A History of Men’s Suiting: How Suits Have Changed Between 1800 and Today
By George Newton on 2022-02-04
Suits are a staple in the typical menswear wardrobe. Timeless, versatile and sophisticated, the suit has long since been the outfit of choice for many of life’s most important events, from weddings to funerals and beyond, and has also cemented itself as a must-have for anyone working in a corporate environment.
It’s easy to take such a classic outfit for granted, but what are the origins of the suit? How has it changed throughout the years? Let’s explore the history of the suit.
The First Suit
The modern suit can trace its origins back to Beau Brummell. The English socialite was a prominent figure in Regency England and was responsible for starting many sartorial trends. Through this period, Western fashion was heavily influenced by the flamboyant styles of the French court. However, Brummell simplified this style and eschewed embroidered velvet and stockings for boots, pants, and plain coats.
Whether Beau invented or merely popularized this style is up for debate; however, he was definitely a hugely influential figure, and the widespread adoption of the suit is largely owed to him.
Suits In The Victorian Era
By the start of the Victorian era, the frock coat became popular and was quickly established as standard daywear for men. Slightly later in the Victorian era, the morning coat, a shorter evolution of the frock coat, became acceptable. However, these items were technically not considered suits, as they were not worn with matching pants.
The modern suit’s direct ancestor, the lounge suit, was developed in Scotland in the 1850s. Made from heavy fabric, it was designed for outdoor wear and only worn for casual occasions. It combined matching pants, jacket, and waistcoat, providing an outline for all suits going forward.
Denny Tarango, lifestyle writer at Origin Writings and Brit Student, explains: “By the early 20th century, the suit was fully developed. From then on, only minor tweaks to the suit would be made to reflect changing fashions.”
Suits were typically made out of heavy, dark material to combat lack of heating in homes and pollution in cities. However, in the countryside, suit styles often reflected more earthy, colorful tones.
Suits In The 1920s
At the start of the 20s, slim-fit suits were all the rage, but by the end of the decade, the tide had turned and slightly wider shoulders and trouser legs became popular. As you’d expect from the roaring 20s, colors and patterns were more vibrant. Extra pizazz was added with pocket squares or collar pins. Double-breasted waistcoats also became a firm fixture of the Jazz Age.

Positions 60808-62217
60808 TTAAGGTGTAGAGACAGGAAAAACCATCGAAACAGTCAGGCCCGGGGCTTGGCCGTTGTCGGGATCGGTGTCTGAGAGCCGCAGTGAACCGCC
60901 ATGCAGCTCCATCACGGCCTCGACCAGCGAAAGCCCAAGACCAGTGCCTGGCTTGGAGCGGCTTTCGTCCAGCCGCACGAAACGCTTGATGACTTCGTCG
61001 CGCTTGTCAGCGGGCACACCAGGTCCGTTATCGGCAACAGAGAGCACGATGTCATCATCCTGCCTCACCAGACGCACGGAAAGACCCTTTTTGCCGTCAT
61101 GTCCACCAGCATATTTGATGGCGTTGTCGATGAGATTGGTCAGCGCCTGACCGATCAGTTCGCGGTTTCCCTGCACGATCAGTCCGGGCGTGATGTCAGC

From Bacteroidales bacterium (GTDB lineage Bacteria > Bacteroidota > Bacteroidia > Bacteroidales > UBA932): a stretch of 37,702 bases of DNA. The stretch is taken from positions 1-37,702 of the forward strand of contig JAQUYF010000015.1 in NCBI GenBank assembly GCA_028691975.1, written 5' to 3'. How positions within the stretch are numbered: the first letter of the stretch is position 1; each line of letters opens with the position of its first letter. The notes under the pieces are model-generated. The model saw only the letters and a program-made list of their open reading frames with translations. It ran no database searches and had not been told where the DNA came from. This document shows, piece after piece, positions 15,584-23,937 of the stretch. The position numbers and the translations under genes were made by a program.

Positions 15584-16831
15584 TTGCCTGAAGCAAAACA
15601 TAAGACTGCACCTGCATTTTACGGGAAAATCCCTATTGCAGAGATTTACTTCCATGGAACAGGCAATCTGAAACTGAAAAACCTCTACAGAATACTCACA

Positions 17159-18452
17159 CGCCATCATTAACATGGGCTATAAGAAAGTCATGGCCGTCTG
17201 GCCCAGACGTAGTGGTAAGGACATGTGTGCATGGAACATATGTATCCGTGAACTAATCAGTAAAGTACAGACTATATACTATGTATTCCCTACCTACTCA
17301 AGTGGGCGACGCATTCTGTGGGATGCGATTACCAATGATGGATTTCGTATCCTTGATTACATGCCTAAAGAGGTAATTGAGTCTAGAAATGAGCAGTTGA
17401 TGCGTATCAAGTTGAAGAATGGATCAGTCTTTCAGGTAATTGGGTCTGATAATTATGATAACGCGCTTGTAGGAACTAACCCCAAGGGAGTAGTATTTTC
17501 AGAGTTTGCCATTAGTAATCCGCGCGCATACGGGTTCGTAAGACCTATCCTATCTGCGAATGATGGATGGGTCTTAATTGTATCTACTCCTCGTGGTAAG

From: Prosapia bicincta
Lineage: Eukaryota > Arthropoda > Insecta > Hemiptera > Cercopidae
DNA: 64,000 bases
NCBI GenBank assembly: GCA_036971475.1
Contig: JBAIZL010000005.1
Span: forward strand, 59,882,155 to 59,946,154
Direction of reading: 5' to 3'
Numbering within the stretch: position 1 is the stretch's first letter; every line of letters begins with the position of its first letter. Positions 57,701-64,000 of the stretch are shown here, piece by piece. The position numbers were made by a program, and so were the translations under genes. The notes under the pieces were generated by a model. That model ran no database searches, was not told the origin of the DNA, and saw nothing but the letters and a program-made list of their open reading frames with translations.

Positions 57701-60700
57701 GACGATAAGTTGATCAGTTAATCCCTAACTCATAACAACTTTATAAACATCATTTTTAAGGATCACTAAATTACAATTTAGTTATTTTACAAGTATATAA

WWII & The Post-War Boom: Suits In The 30s, 40s, 50s, & 60s
By the 1930s, wide shoulders, waist suppression, and high-rise pants were on the menu. The focus was on a masculine silhouette, with heavy, draping fabrics employed to help achieve this look.
“The Second World War and the shortage that came with it meant that 1940s suits were tailored with minimalism in mind,” explains Jennifer Trowbridge, fashion blogger at Write my X and 1 Day 2 Write. Grey flannel was the fabric of choice, and suits were generally slim-cut with narrow lapels. Waistcoats lost popularity.
Post-war rebellion heavily influenced 1950s fashion, suits included. After austerity was over, suits became closer to their 1930s counterparts: wide lapels, pleated pants, and an overall more generous fit.
60s suits were very similar to this 50s style, but with nylon and other synthetic fabrics added to the mix.
70s, 80s, & 90s
Flared and tightly fitted with big lapels, suits in the 1970s were bright, flamboyant and expressive.
The 80s saw the rise of the power suit: pinstriped with shoulder pads and a powerful silhouette.
By the 90s, pants had become looser and jackets had up to six buttons. The overall vibe was more casual and laid back.
Modern Suits: 2000s And Beyond
The slim-fit suit returned with a vengeance in the early 2000s and is still popular today. However, jackets are typically shorter now than early in the 2000s.
Society is decidedly less formal than it once was, and suits are no longer a necessity for many people. However, suits have enjoyed a resurgence in recent years, with bespoke tailors surging in popularity. Today, there is more scope than ever to experiment with a suit, incorporating colors, textures, and materials that may have been frowned upon in the past. Who knows where the suits of the 2020s will lead us?